Brooklyn Bridge Salesmen Need Not Apply

This Sunday we shift gears a bit. We have been looking at the mysteries of faith throughout the season of Lent, and on Easter Sunday we reflected on how diving into the mysteries of faith leads to even greater mystery, and our only response is wonder and awe. Our only response, is “Hallelujah,” Praise God!   Well, this week we will start in on a different kind of mystery, one that is fairly terrifying to most people—The Book of Revelation! (Cue the foreboding music) The Book of Revelation has always been a contentious and challenging part of our tradition. Early on, the church father’s debated whether it should be included in the canon of scripture. During the reformation, both Calvin and Luther disliked the book greatly—in fact, Calvin wrote a commentary on every book of the New Testament except Revelation because he didn’t think it had a place in scripture. Today, Revelation is often used for fear mongering and to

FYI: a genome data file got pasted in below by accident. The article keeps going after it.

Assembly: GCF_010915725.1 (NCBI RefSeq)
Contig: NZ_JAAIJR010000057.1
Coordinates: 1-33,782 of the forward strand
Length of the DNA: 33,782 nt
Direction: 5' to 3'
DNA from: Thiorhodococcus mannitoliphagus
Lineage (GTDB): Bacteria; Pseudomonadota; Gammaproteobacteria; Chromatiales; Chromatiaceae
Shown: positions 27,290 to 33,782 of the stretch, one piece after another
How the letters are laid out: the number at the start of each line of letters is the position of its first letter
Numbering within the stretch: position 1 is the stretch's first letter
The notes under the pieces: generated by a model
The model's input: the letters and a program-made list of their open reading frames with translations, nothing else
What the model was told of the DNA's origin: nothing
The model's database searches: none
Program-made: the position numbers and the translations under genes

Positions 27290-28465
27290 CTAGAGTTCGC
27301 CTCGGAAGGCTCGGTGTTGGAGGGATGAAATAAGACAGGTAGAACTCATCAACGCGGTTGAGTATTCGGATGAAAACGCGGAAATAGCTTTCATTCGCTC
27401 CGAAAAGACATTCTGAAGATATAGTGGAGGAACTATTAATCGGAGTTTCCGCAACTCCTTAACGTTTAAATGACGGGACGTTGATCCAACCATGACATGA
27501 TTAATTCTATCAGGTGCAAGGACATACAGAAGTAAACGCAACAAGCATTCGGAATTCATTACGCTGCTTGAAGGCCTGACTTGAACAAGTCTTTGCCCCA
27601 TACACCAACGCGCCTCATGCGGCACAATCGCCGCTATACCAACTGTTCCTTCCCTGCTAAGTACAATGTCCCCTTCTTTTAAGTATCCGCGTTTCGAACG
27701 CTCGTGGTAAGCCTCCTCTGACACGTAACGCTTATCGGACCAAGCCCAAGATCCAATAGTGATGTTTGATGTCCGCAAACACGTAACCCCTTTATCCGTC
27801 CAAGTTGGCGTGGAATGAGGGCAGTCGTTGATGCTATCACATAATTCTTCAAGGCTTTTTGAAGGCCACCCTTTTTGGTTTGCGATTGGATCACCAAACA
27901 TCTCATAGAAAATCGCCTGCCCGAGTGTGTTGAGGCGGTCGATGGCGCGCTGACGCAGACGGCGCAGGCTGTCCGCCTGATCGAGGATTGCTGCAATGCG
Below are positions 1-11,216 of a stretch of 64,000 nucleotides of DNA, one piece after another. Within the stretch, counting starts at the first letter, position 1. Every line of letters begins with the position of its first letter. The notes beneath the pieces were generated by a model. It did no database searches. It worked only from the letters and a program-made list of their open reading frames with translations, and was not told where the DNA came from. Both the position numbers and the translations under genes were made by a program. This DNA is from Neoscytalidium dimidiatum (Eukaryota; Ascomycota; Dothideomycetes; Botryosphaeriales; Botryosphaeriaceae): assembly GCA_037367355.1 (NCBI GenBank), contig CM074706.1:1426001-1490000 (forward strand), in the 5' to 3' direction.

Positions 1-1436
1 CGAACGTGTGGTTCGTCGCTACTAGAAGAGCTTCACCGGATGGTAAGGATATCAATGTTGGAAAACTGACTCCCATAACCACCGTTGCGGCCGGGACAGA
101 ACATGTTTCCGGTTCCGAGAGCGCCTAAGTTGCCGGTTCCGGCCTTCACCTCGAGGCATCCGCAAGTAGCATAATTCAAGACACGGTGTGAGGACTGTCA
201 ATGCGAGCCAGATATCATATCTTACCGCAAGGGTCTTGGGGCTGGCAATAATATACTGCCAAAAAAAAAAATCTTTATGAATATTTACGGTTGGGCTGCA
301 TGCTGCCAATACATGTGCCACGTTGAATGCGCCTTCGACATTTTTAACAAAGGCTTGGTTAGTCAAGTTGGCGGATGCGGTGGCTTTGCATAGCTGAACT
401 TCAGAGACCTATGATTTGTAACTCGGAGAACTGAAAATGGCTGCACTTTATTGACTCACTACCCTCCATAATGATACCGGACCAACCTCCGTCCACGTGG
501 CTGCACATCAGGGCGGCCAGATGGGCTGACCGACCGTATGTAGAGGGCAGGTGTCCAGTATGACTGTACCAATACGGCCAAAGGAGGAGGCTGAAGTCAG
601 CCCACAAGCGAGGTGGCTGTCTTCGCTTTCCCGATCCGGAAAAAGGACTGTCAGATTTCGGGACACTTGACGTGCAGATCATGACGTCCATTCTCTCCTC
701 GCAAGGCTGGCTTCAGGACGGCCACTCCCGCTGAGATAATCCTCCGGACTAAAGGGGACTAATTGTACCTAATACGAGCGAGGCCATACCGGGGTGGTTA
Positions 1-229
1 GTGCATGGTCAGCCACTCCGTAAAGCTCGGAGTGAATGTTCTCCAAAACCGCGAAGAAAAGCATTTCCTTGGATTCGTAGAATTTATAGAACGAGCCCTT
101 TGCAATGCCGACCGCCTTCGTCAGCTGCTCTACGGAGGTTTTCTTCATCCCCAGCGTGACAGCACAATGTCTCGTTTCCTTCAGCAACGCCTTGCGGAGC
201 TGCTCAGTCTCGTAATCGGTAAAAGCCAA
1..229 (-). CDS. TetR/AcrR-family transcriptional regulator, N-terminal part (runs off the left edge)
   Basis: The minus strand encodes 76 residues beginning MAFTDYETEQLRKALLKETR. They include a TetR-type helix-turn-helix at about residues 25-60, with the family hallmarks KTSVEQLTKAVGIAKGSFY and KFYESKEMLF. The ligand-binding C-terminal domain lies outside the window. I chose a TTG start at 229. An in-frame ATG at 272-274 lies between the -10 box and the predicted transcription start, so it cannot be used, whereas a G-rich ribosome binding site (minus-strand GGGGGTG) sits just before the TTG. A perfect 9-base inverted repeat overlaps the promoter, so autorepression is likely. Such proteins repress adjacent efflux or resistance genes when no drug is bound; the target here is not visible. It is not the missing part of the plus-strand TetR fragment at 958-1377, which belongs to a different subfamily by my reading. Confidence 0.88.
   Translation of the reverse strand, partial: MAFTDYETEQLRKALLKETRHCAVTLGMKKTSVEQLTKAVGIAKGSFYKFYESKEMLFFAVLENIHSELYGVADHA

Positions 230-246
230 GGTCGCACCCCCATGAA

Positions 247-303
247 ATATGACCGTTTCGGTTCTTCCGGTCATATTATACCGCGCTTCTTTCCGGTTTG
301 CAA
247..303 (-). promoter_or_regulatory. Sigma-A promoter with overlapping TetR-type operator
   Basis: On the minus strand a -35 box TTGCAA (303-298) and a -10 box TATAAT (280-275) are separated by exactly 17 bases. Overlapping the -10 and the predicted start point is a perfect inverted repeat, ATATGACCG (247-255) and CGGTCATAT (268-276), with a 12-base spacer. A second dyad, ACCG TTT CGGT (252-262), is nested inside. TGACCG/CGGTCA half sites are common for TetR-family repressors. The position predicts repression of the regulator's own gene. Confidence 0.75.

read more Brooklyn Bridge Salesmen Need Not Apply

The Agape Mystery

We have spent our season of Lent in the shadow of mystery. We have explored such mysteries like the Trinity, the Incarnation, the messianic mystery, prayer, death, and last night at the Maundy Thursday service, we focused on the mystery of Love. As I said last night, some might think last night was the night to focus on the problem of Evil or suffering. In fact, “Maundy” comes from the Latin Maundatum, and means Madate or commandment. You see, the whole focus of Maundy Thursday is on Christ’s last command, “to Love one another as I have loved you.” On the surface, it does not seem too terribly mysterious, but when you look at the Greek word for love used in this passage “Agape” (in Greek there are 6 different words for love and each refers to a unique kind of love), you come to find that what Christ is commanding us to do is a bit mysterious—or at the

read more The Agape Mystery